Burn out is theoretical, psychological, a fuzzy thing. Burn out is standing at a lathe for 10 hours doing the same thing. (In) an exciting job, you are turned on every minute and wanting more and more and more.... Jack Welch
Jack Welch has never been one to pussyfoot around when it comes to discussions of leadership, and he doesn’t break from form during a lively give-and-take with MIT Sloan Dean David Schmittlein and an audience of Sloan students.
Schmittlein starts with a series of questions involving the reasons why some top corporations lose their market leadership positions. “Complacency and arrogance,” Welch believes, clearly lie behind these drops in stature -- believing you “know it all” when in fact you always have to “know somebody’s doing it better than you.” Managers and their staff must understand “somebody’s always shooting at you,” and “you have to always find a better way of doing it.”
When Schmittlein suggests a “worthwhile purpose” may help motivate people in any organization toward a goal, Welch says forget social responsibility as a mission: “Your obligation is to win, because it’s after you have resources and money that you can give back.” Management “fads” such as “thinking and dreaming time” (this means you, Google) don’t strengthen businesses long-term, believes Welch. Just innovate and produce better products that can beat the competition.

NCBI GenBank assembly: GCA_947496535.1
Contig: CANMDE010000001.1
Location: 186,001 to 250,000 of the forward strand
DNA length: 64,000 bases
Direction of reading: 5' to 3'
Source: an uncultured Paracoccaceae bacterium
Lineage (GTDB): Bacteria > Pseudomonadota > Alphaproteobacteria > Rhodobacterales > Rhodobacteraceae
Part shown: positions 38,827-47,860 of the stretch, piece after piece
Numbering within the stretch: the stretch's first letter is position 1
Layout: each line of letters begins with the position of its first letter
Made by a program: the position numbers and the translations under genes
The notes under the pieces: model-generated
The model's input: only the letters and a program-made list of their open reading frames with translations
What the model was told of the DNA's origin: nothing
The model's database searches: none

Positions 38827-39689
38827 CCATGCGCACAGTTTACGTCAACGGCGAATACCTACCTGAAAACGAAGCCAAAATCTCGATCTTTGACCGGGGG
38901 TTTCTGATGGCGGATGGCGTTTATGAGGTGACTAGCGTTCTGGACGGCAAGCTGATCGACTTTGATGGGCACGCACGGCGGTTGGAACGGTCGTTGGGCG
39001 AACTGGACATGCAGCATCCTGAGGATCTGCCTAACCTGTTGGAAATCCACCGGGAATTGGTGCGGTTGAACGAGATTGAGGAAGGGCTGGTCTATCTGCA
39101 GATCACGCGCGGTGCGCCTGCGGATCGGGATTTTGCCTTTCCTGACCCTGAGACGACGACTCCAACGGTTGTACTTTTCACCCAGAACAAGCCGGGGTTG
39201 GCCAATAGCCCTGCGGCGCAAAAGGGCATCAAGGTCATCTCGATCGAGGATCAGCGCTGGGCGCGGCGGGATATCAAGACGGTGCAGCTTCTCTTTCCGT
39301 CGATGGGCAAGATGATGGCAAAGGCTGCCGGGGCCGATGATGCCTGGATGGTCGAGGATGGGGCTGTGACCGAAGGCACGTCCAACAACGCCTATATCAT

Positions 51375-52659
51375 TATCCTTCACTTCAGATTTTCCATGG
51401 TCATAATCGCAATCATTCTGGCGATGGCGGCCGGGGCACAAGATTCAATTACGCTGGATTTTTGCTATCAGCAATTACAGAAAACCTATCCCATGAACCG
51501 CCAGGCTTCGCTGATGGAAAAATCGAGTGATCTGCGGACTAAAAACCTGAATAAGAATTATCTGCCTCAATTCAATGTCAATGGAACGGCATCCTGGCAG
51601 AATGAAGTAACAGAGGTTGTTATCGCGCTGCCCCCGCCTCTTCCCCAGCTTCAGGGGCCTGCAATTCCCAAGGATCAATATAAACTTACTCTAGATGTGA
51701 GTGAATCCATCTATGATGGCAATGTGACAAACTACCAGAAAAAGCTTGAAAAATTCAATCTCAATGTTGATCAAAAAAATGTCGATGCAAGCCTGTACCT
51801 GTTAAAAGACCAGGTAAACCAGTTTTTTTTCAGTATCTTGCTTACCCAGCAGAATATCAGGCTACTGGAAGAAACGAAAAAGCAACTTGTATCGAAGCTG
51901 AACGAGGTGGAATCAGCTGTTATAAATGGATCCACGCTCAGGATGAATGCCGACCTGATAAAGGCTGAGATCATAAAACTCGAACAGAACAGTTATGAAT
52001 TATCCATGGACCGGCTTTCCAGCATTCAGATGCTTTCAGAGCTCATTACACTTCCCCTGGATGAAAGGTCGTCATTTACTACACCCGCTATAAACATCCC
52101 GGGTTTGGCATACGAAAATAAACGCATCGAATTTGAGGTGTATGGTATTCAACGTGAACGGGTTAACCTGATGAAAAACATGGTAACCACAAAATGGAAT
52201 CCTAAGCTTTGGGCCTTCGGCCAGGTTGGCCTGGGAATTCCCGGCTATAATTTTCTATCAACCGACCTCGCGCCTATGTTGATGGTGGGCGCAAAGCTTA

In tough times, such as the recent recession, a company’s challenge “is to come out stronger than when it came in,” and managers must acknowledge not only that “it’s awful,” but “what it will look like on the other side.” Some “jackass” CEOs like to launch major change during such periods, but fail to “explain to people what’s in it for them.” Key to setting a direction and maintaining it through the inevitable bumps of economic and political change, says Welch, is “the right team,” where everyone knows their roles, and how they are performing. This means committing to a process of “differentiation,” where top, middling and failing employees learn exactly where they stand in the eyes of top management, and get compensated (or terminated) on the basis of ability. It’s “cruel” not to be brutally honest with employees, believes Welch. People can make mistakes, of course, but concealment is an error, and admission of failures while risk-taking a kind of heroism. “Never punish someone for taking a swing,” Welch says. And he doesn’t buy the idea of “burn out,” because this simply doesn’t happen in exciting jobs where you’re “turned on every minute, and always want more.”
To a student who wonders if the right way to enter the job market involves “blending in and not rocking the boat,” Welch simply responds: “Yuck, yuck, yuck.” For tips and an in-depth education on managing and winning, Welch suggests visiting his new online MBA program, the Jack Welch Management Institute.
April 26, 2011
Running Time: 0:57:40